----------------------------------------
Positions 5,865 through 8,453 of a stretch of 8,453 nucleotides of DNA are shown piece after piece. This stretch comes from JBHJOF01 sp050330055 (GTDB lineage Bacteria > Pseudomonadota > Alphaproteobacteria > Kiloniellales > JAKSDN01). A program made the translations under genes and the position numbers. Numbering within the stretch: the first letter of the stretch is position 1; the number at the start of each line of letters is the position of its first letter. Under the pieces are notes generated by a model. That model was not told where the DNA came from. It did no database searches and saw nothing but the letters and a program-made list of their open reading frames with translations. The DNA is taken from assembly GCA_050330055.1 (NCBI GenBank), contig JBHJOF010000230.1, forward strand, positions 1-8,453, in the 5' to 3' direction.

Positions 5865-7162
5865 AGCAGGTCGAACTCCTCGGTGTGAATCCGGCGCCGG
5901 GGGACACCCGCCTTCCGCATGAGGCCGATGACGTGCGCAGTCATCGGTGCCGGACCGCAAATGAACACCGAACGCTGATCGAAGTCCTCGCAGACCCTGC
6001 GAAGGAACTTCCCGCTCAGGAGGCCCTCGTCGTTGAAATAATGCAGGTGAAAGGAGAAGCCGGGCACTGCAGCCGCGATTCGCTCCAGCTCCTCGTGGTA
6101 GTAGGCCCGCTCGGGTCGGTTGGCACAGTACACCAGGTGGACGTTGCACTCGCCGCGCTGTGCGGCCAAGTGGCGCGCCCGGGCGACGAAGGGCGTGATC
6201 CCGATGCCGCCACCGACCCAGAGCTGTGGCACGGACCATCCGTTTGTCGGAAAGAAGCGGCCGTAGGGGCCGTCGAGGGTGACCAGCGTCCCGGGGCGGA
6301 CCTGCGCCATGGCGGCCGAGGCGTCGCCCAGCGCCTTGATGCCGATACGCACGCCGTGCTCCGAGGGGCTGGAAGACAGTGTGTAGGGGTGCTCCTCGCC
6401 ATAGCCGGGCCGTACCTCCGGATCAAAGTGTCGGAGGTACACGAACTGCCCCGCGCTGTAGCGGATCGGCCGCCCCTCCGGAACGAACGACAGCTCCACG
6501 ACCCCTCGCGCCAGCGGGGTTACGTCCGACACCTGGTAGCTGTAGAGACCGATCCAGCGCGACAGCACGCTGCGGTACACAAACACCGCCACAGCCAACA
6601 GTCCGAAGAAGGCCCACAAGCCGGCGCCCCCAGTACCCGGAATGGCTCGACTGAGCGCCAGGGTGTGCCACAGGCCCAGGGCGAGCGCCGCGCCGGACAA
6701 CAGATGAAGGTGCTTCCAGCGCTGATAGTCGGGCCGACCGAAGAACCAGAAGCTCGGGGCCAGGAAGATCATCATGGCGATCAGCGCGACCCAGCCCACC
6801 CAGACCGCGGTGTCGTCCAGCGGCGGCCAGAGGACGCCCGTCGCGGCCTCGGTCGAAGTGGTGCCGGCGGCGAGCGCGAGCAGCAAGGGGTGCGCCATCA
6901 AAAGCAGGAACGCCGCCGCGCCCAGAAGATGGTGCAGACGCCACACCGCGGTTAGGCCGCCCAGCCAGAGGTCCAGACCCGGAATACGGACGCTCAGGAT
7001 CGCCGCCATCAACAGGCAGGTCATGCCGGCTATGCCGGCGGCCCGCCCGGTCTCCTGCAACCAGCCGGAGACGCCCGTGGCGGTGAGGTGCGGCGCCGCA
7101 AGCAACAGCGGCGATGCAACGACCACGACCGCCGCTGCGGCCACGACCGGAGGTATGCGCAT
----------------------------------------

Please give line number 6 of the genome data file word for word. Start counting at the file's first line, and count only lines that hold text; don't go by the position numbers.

6101 GTAGGCCCGCTCGGGTCGGTTGGCACAGTACACCAGGTGGACGTTGCACTCGCCGCGCTGTGCGGCCAAGTGGCGCGCCCGGGCGACGAAGGGCGTGATC